Deanza College: Chapter 10: Hist17B for Quiz for Spotlight: How Could a Vice President Get Away with Murder?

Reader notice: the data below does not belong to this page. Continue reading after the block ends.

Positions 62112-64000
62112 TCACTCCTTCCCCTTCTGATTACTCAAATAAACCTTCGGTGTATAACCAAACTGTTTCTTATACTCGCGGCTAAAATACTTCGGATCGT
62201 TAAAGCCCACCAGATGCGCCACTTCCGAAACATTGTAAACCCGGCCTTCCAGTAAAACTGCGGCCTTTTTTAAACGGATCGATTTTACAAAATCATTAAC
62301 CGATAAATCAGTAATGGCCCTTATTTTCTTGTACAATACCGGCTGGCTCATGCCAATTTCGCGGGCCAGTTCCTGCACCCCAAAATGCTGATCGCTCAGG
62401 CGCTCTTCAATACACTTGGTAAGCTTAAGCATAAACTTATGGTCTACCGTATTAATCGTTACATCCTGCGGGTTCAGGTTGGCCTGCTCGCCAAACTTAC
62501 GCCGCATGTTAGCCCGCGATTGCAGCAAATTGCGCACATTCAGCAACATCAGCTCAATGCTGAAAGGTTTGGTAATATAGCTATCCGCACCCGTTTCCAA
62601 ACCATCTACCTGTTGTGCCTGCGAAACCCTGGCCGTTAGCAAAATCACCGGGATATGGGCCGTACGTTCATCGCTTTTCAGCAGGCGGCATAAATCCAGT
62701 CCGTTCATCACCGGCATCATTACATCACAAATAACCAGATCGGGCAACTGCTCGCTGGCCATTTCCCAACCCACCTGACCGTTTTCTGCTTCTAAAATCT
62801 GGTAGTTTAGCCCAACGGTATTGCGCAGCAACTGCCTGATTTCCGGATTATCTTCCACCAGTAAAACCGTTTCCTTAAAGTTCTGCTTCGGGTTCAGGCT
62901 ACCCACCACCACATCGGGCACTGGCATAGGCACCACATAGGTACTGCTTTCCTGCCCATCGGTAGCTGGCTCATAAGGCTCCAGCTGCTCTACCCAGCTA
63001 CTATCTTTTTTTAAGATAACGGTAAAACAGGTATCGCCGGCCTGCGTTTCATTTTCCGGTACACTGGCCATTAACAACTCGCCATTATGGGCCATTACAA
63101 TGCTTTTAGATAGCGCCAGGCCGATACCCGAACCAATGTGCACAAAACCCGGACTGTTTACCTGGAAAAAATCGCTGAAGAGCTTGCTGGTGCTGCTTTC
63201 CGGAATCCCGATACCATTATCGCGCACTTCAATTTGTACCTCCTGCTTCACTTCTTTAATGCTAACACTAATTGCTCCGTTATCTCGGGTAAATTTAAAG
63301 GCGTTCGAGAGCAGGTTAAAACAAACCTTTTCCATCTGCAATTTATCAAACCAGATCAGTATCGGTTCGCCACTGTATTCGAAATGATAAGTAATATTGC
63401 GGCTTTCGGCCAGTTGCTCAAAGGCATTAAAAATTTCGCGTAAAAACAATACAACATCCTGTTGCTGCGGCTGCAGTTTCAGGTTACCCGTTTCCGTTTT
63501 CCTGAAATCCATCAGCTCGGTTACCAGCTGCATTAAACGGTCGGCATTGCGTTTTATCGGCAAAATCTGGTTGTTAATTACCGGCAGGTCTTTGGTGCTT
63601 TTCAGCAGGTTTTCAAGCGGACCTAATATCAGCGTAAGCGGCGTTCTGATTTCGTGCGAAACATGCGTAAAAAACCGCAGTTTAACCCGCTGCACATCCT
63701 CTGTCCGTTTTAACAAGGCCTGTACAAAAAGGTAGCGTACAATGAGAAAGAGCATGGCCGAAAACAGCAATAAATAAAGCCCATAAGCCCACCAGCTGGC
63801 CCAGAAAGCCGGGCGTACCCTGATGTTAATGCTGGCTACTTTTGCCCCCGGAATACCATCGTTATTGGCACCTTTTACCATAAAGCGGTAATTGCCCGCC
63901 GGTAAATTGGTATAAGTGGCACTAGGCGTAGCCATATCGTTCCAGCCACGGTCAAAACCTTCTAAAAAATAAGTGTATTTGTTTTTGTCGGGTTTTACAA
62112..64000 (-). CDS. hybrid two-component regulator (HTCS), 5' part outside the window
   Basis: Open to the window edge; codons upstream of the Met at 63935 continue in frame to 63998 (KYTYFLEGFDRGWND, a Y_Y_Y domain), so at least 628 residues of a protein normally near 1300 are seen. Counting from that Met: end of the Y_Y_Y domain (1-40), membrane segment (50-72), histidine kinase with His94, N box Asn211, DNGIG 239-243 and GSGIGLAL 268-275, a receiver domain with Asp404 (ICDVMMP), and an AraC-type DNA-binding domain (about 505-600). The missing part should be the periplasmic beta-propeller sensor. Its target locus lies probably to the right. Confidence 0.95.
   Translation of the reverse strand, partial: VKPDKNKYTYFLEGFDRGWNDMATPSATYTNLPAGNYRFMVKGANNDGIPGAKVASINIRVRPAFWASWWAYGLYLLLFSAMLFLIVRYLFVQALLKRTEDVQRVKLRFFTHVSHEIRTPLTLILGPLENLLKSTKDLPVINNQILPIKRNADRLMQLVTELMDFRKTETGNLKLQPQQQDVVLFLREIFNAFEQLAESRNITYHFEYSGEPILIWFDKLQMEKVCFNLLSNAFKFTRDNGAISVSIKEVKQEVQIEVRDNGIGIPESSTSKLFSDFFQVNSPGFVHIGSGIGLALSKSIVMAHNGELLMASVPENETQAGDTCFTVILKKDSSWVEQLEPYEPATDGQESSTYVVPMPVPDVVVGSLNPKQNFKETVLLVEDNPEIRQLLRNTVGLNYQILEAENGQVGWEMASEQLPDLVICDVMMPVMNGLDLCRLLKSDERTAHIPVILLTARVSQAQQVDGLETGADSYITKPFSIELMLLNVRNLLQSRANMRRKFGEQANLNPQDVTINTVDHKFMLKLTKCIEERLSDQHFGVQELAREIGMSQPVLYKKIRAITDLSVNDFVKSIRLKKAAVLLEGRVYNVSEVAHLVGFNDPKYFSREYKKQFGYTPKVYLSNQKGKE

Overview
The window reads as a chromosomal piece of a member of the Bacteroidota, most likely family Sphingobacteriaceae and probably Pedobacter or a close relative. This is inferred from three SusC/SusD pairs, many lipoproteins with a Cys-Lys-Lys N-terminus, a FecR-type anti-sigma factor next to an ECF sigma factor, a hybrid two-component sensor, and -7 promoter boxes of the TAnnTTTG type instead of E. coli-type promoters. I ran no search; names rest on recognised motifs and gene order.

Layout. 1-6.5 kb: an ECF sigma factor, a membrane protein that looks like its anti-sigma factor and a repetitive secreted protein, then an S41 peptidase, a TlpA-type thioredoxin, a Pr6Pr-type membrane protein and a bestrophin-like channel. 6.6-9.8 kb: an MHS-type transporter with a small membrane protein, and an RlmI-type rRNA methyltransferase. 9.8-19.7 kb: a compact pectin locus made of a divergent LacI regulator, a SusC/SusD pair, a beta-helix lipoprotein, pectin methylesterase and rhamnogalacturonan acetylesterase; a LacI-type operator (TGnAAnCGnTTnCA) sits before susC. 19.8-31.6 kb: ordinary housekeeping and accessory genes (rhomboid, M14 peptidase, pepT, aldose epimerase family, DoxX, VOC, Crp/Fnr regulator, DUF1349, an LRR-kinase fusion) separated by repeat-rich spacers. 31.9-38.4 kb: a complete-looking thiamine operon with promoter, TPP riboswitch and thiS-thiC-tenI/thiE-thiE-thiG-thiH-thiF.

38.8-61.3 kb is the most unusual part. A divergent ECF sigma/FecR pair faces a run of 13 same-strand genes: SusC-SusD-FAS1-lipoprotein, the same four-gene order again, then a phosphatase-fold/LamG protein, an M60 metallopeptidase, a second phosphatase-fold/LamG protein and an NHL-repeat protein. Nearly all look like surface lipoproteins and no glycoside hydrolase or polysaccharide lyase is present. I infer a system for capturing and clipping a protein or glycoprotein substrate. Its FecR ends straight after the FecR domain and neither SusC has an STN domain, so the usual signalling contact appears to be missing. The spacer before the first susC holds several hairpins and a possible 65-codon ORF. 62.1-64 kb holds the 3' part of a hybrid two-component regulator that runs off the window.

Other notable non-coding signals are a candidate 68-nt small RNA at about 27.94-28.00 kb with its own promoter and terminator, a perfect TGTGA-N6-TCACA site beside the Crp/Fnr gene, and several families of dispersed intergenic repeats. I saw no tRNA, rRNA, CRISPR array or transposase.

History for 'Quiz for Spotlight: How Could a Vice President Get Away with Murder?' Item: Quiz for Spotlight: How Could a Vice President Get Away with Murder? Score: 100% (Calculated) Due: Thursday, February 13, 2020 11:59 PM Submitted: Monday, January 13, 2020 Answers: 1. What event led Aaron Burr to challenge Alexander Hamilton to a duel in 1804? A public debate between Burr and Hamilton in which Hamilton erroneously characterized Burr's political beliefs A tavern fight in New York City, during which Hamilton caused a life-threatening injury to Burr's brother The publication of a newspaper article in which Hamilton said he distrusted Burr as a political leader An election for governor of New York in which Hamilton defeated Burr with a sizeable majority In June 1804, Burr learned about a newspaper article that described how Hamilton believed Burr “ought not be trusted with the reins of government.” The fact that a private conflict between two political leaders had now become public knowledge angered Burr, especially because he believed that the newspaper article was the reason he had lost the election for governor of New York. After Hamilton refused to recant his comment, Burr challenged him to a duel. Score: 1 of 1 2. How did Northerners and Southerners respond differently to the news of Aaron Burr and Alexander Hamilton's illegal duel in 1804? More northern states moved to criminalize dueling, while many southern states actually decriminalized dueling by the end of 1804. While Northerners and Southerners all mourned Hamilton's death, only Southerners attempted to get Burr removed from his position as Vice President. Northerners argued that Burr should be sentenced to murder, while Southerners argued for the lesser charge of issuing a challenge to duel. Northerners were angry and reaffirmed the criminalization of dueling, while Southerners felt that dueling was an acceptable practice. The response to the duel, and to the legality of dueling in general, was sharply divided along sectional lines. Dueling had recently been criminalized in many northern states, and in the years that followed Hamilton and Burr's duel, dueling became extremely rare in the North. By contrast, Southerners continued to embrace dueling as an acceptable extralegal practice in cases of insults to honor. There is no evidence in this essay that any southern states had criminalized dueling before 1804. Score: 1 of 1 3. On what grounds did the senate Republicans argue that Aaron Burr's indictment for murder should be dropped by the state of New Jersey? Dueling deaths were more civilized than common murders. The President and Vice President were immune from criminal charges. Aaron Burr had fired his gun at Alexander Hamilton in self-defense. The federal government, not New Jersey, had jurisdiction in such cases. The Republicans in the Senate argued that “civilized nations” like the United States simply did not treat deaths by dueling in the same way as “common murders,” and therefore Burr should not be indicted for murder. This statement illustrates the idea of gentlemanly honor that surrounded dueling in the eighteenth and early nineteenth centuries, which understood the duel as a ritual to redress offenses to honor. Such sentiments, however, were fading in the North by 1804, resulting in the criminalization of dueling in many northern states. Score: 1 of 1 4. On what grounds were duels fought in late eighteenth and early nineteenth century, as illustrated by the duel between Aaron Burr and Alexander Hamilton? As part of a battle during times of war To determine who would get a woman's hand in marriage In retribution for acts of physical violence To redress insults to a gentleman's honor Burr and Hamilton's duel illustrates the culture surrounding dueling in the early Republic: dueling functioned as a highly ritualized extralegal method for redressing an insult to a gentleman's honor. Dueling was the domain of men, not women, and of southerners more frequently than northerners, especially by the 1820s. Score: 1 of 1 5. What does the story of Aaron Burr and Alexander Hamilton's duel suggest about early American masculine culture? Holding political office was considered the pinnacle of masculine achievements, and men were willing to do anything to maintain their positions. One source of sectional tension already evident in the early Republic was that the North and the South had different notions of masculinity. A man's honor was one of his most highly prized qualities, and insults to honor were offenses worthy of extreme acts of retribution. Masculine culture in the early nineteenth century was characterized by an affinity for shooting, hunting, and other forms of outdoor recreation. The duel between Burr and Hamilton provides an excellent illustration of the significance of honor, and retribution of offenses to one's honor, in early American masculine culture. Fastidiously protecting one's honor—particularly against offenses printed in public spaces, such as in newspapers—was extremely important, particularly to men with social status and men in the South. Score: 1 of 1